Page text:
Books

Taking up arms against slavery

“Midnight Rising: John Brown and the Raid that Sparked the Civil War” by Tony Horwitz (Henry Holt, 292 pages, $29)

“He has something of a warlike spiret,” John Brown’s father wrote of him in an 1855 letter. “I think as much as necessary for defence I will hope nothing more.”

As we know, Brown the father’s hopes were not to be, since Brown the son’s anti-slavery fervor ultimately turned violent. “Midnight Rising” chronicles John Brown’s life and path to abolitionism, and details his turn to violence in Bleeding Kansas that paved the way to the fateful raid on Harpers Ferry.

Brown’s life, starting as the 19th century began, was fairly typical of the time: struggles to make a living, strict religion, family hardships. The United States was steadily expanding but kept running up against the problem of slavery. Compromises and legislative deals did nothing to resolve the issue, but instead served only to stave off an inevitable blowup.

Comfortably removed here in the 21st century, we call Brown’s action at Harpers Ferry a “raid,” but news accounts at the time saw it as the tragic prelude to the Civil War that it was, labeling it in a variety of military terms. The act, even in failure, struck panic into the South; Brown’s hanging turned him into a martyr in the minds of abolitionists.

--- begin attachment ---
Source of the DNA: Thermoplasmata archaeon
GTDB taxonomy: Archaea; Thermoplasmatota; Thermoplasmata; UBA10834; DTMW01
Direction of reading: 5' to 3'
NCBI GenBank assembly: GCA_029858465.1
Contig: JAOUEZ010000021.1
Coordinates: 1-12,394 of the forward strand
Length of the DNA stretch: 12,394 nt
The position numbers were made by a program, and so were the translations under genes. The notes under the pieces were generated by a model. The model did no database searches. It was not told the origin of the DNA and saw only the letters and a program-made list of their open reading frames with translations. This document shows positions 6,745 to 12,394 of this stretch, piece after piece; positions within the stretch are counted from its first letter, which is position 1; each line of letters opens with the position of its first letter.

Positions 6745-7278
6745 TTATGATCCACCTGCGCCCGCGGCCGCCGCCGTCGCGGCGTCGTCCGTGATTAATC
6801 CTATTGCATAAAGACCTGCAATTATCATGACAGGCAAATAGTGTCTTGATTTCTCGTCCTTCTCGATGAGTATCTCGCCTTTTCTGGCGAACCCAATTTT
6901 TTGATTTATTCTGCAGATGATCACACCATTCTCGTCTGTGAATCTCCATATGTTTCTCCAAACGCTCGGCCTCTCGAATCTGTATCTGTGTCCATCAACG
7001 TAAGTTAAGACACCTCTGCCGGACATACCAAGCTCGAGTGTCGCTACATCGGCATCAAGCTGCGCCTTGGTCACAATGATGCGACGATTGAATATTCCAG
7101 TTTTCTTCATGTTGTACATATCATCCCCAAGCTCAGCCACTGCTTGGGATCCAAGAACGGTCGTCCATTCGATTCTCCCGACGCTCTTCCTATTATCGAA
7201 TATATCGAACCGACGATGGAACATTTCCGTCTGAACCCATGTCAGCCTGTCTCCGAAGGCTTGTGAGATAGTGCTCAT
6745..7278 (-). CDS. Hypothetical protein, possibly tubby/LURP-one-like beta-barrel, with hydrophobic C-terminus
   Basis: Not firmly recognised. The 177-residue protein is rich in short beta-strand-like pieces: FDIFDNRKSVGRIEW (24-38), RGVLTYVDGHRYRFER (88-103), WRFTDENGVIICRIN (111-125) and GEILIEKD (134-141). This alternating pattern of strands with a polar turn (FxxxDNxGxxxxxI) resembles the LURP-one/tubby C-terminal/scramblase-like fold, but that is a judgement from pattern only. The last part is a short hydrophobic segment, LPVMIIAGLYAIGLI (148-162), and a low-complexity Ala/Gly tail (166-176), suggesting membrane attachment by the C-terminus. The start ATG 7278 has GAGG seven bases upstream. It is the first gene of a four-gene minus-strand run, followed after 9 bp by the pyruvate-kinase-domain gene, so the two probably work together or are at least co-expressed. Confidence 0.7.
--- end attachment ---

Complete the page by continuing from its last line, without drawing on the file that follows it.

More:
Horwitz’s earlier books have been a mix of travelogue and history; for example, in “A Voyage Long and Strange,” he traces the stories — and the steps — of the earliest explorers of the New World.

“Midnight Rising” is much heavier on the history than the travel — Horwitz did travel the route of the raiders on a dreary night in 2009 — but the history alone makes for compelling reading.

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